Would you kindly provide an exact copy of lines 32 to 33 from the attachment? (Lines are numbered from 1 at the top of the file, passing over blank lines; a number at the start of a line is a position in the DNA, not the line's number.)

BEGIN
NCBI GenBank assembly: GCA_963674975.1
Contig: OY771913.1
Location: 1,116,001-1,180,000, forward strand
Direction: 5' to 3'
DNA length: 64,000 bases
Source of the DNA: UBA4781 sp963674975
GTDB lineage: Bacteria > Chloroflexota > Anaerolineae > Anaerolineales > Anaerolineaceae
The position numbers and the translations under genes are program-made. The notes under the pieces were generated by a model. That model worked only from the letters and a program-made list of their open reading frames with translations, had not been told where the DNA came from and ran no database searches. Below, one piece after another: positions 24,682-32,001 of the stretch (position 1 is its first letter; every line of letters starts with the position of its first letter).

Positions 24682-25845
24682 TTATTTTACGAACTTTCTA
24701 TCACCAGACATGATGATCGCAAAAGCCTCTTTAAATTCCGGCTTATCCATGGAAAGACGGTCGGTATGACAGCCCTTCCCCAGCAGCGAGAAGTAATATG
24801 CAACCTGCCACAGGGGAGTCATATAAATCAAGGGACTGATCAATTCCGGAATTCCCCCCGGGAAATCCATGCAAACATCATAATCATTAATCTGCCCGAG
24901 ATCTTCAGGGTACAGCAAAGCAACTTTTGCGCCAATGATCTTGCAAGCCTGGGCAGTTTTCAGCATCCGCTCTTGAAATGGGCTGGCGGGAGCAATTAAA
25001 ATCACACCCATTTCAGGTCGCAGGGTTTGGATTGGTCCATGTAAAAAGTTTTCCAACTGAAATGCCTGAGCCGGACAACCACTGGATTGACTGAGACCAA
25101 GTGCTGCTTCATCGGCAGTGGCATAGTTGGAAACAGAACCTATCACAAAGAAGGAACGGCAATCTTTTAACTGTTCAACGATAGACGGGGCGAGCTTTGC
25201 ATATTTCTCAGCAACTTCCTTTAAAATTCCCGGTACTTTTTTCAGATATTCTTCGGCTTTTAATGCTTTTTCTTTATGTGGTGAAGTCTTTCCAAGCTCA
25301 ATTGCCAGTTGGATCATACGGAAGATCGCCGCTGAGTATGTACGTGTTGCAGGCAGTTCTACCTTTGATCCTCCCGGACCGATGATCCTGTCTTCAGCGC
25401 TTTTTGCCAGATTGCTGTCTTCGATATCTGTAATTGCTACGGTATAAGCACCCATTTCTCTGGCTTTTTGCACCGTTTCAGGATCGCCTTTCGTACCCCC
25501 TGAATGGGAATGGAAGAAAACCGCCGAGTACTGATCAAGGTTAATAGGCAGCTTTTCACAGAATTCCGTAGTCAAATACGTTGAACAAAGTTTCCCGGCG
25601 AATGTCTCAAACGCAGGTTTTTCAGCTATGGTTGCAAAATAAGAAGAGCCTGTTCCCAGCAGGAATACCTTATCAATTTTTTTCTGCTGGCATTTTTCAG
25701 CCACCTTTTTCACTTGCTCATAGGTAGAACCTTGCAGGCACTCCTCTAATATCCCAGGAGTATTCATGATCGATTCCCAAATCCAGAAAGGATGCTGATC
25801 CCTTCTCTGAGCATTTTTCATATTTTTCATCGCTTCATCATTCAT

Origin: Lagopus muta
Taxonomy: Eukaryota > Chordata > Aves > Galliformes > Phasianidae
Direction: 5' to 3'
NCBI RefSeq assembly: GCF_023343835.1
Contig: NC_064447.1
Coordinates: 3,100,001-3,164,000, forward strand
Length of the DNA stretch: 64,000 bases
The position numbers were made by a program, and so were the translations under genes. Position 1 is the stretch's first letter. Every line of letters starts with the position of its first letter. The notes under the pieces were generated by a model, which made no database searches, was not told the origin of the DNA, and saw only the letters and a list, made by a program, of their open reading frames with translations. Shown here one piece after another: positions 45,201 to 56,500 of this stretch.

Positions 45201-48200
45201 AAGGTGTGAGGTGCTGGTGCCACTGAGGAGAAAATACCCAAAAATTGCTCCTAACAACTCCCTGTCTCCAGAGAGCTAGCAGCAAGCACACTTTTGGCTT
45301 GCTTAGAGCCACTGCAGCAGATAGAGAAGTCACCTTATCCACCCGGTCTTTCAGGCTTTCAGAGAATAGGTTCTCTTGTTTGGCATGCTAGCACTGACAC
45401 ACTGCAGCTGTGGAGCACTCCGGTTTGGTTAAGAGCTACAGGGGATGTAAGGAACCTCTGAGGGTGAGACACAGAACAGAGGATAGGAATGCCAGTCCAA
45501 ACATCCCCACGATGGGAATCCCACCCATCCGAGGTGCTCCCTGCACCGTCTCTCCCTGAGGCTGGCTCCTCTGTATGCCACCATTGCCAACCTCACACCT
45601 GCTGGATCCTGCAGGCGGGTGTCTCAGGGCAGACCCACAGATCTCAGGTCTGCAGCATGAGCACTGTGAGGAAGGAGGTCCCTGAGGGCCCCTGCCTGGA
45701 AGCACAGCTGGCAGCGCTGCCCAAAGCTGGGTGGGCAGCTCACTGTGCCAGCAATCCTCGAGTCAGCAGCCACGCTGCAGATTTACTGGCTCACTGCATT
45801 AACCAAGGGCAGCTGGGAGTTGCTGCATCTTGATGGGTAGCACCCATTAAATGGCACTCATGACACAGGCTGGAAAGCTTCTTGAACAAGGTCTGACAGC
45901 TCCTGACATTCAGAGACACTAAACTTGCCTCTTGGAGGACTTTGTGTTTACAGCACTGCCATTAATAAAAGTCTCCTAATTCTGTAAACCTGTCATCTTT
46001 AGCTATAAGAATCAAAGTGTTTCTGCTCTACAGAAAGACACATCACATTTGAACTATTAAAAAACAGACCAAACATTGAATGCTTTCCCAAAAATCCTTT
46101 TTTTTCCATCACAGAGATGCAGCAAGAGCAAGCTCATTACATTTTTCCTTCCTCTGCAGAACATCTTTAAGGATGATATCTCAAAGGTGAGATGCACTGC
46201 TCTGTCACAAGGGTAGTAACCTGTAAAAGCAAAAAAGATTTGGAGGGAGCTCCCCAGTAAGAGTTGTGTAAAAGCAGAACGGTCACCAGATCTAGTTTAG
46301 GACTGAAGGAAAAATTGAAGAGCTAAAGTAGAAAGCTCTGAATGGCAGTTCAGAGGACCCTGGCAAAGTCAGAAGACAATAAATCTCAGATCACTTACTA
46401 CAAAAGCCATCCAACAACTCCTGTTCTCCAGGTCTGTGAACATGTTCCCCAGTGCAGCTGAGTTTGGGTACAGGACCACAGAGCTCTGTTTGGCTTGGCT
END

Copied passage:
45201 AAGGTGTGAGGTGCTGGTGCCACTGAGGAGAAAATACCCAAAAATTGCTCCTAACAACTCCCTGTCTCCAGAGAGCTAGCAGCAAGCACACTTTTGGCTT
45301 GCTTAGAGCCACTGCAGCAGATAGAGAAGTCACCTTATCCACCCGGTCTTTCAGGCTTTCAGAGAATAGGTTCTCTTGTTTGGCATGCTAGCACTGACAC